LLC gurus have often pushed novice investors to organize their LLCs in Nevada or Wyoming or some other faraway state. The charging order is usually the reason why WY or NV are considered “investor friendly.”
Let’s consider a brief scenario. You own an LLC that holds several rental properties worth over a million dollars. It’s your only substantial asset besides some money in the bank and other personal property. One day, when you’re backing out of your driveway, you accidentally run over and seriously injure a neurosurgeon who is walking to work. He’s out of work for two months, and after he recovers, he sues you personally. The court finds you liable to the doctor for $1 million in lost wages, pain and suffering, etc.
The neurosurgeon’s lawyer realizes that your cash in the bank is not going to cover the judgment, so he tries to get the assets in your LLC. In many states, the doctor can ask the court to foreclose on your ownership shares of the LLC, thus permanently depriving you of ownership of that LLC and all its property. He can also ask for the court to force a sale of the LLC’s assets and a distribution of all the cash proceeds to the doctor.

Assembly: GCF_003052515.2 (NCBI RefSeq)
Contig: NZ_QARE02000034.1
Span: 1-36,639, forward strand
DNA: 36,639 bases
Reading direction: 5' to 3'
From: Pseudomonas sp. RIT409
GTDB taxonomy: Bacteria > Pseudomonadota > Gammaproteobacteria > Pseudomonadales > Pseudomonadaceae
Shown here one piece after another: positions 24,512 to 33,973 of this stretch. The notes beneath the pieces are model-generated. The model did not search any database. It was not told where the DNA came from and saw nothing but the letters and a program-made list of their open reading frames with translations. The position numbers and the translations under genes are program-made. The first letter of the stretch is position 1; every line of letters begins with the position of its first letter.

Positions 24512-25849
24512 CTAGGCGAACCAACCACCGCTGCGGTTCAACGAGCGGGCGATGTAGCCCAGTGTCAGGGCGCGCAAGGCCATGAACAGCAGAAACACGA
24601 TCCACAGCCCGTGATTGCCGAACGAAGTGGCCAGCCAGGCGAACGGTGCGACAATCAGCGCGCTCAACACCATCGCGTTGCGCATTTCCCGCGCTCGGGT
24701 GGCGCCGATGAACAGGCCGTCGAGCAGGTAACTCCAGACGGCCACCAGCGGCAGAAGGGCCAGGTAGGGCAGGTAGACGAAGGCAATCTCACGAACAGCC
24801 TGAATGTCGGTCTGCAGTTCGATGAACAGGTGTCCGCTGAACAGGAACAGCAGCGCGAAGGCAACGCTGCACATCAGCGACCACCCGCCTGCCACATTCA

The reason why WY and NV are so favorable to debtors is because their states statutes only allow our doctor-creditor to doone thing to get his money back–he may only ask the court for a “charging order.” Literally, a creditor asks for a courtorder to charge the debtor’s membership interest, which means that the creditor gets whatever distributions the debtor would ordinarily be entitled to by the operating agreement. That is the only remedy available to that creditor.
The beauty of this protection is that one can write an LLC operating agreement in such a way that the LLC isnever obligated to distribute any money, and thus that creditor will never get any money. What results is a sort of a standoff between creditor and debtor. While it may be true that the creditor can be more patient than the debtor, this also buys time for the debtor to make alternative arrangements to pay the debt without having a creditor force a firesale of all the LLC’s assets at deep discounts.